Dystopian fiction reminiscent of Fahrenheit 451 and The Handmaid’s Tale.
All Helena really wants is a better life for her 12-year-old son, Luke. To do that, she needs to get him into a good school, which isn’t easy to do when you are a single mother and a Catholic in a near-future United States where there is no more separation between church and state.
States, even neighborhoods, are divided along religious lines, and Helena faces discrimination everywhere she goes. Adam, a teenager from her congregation, convinces Helena to leave everything behind and take him and her son across the new American landscape to New Secular City, where they hope to find good schools, good jobs, and tolerance.
After facing many obstacles, they will finally reach their destination, but it may not be what any of them expected.
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Matthew Baron has written and narrated a short novella length audiobook dystopian story in the future United States of America where at some event caused a change in the government. The author never really explains what the events leading to these changes are which leads the listener with more questions and detracts from the story quality in this reviewer’s opinion. The country decides that the original founding fathers meant for the country to be a Christian Nation with no separation of church and state. Each state is allowed to choose their state religion as long as it is Christian. There are a few redoubts around the nation called Secular Cities. Walled off to keep the sinners in and keep the faithful free from the taint of corruption.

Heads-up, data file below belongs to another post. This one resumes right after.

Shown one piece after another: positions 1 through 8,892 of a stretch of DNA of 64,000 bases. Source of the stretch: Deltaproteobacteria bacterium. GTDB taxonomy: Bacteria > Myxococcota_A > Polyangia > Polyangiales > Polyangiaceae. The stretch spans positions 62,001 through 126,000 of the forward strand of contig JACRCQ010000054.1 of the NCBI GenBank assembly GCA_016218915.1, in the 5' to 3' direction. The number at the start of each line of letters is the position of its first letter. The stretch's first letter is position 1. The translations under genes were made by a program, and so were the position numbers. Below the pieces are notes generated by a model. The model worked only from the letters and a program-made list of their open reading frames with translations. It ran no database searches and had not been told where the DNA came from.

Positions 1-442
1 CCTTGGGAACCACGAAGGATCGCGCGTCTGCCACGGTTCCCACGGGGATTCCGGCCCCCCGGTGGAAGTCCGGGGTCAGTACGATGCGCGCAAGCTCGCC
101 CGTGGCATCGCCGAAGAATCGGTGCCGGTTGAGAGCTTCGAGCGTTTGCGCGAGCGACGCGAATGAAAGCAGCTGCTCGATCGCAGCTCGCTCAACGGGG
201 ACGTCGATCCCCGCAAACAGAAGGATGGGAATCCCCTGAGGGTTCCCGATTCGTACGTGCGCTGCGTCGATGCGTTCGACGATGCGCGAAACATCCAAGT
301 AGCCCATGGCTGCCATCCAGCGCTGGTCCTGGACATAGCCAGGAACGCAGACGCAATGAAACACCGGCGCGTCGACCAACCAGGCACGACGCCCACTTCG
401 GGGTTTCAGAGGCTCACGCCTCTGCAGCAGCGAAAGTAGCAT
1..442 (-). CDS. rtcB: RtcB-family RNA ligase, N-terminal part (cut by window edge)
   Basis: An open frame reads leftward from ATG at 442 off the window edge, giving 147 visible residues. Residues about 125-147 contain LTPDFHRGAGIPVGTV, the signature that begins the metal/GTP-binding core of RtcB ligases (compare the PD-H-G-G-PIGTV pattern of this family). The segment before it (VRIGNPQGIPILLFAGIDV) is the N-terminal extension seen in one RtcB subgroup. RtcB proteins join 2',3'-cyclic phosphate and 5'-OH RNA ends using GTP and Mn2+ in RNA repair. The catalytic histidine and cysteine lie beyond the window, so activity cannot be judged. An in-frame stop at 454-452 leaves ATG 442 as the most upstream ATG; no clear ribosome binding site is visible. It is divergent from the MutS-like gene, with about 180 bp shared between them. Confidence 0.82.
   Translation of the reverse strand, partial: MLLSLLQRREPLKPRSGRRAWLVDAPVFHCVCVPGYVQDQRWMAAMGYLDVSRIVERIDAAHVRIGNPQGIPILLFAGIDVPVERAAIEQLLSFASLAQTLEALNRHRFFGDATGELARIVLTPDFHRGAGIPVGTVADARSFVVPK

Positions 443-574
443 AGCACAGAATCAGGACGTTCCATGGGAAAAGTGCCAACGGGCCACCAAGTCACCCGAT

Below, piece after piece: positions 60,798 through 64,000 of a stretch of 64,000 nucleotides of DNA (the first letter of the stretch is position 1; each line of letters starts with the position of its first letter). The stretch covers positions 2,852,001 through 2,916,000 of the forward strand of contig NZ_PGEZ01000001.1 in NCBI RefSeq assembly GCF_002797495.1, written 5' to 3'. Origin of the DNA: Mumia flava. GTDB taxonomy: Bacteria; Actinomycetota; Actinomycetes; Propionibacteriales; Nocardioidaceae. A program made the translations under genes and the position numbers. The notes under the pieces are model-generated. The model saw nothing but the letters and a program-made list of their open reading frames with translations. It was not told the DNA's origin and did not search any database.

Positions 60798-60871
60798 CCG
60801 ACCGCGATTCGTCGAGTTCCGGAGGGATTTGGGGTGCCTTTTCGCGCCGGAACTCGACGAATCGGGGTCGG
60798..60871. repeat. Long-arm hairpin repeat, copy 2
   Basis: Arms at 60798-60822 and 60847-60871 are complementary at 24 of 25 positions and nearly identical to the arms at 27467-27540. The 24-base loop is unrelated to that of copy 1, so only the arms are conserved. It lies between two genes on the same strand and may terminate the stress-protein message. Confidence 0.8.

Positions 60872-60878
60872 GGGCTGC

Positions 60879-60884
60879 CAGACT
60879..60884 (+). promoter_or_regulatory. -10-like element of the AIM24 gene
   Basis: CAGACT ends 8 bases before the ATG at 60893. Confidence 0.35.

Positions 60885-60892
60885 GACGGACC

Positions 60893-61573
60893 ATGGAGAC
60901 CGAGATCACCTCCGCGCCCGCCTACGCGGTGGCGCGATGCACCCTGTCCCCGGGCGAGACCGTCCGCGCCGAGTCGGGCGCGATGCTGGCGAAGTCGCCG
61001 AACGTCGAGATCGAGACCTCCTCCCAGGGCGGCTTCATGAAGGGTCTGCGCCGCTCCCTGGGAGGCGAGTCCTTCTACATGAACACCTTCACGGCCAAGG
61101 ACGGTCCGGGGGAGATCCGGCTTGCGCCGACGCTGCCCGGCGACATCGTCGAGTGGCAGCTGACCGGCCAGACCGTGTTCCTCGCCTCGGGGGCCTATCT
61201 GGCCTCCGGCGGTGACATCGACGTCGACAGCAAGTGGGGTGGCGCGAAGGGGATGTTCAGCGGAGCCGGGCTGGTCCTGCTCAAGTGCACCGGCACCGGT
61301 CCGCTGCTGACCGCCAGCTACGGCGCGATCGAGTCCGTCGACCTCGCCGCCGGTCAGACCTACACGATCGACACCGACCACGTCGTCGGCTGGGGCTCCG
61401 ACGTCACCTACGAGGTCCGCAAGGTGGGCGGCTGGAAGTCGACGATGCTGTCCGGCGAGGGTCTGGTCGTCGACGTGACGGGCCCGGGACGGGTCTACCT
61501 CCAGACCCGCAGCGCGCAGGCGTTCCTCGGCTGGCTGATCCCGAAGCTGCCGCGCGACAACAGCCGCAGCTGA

The author offers his view on the separation of church and state clearly in the story. The listener is offered a look into the life of a single Catholic mother Helena and her son Luke. Losing her job she has two choices for her son’s future education either become a nun or try and get into the fabled Secular City. At the High School, she meets Adam who says he can help her get to Secular City. Helena decides to flee after witnessing at neighbor being taken into custody for blasphemy. Helena ends up not just taking Adam but his friend Zack. The group of 4 will face many trials and tribulations traveling through Indiana, Ohio, and on to somewhere on the East Coast to New Secular City.
The story does hold the listener’s attention but with a few caveats. There are gaps in the narrative that created this dystopian version of American Society. The author has created some characters that you are lead to either like or hate. At times it drew my attention away from the story at the oversimplification of things.
Narration/ Production Quality
The Author also does the narration on this audiobook. Mr. Barron has his own style of narrating. He does not give a different voice to the different characters. This is the first time I have heard a vocal performance from Mr. Barron. It was interesting and unique. The Production Quality for this audiobook was good. There were no problems in the production quality or anything that I heard through the entire book.
Audiobook was provided for review by the author/narrator/publisher.
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- E. Thomson
A complicated story with a Midwest appeal
A local and indie author, Matthew brings up issues of religion and boundaries in a digestible way. He allows readers still to have questions... even at the end. Matthew seems to be an unapologetic author of the Hoosier state of Indiana.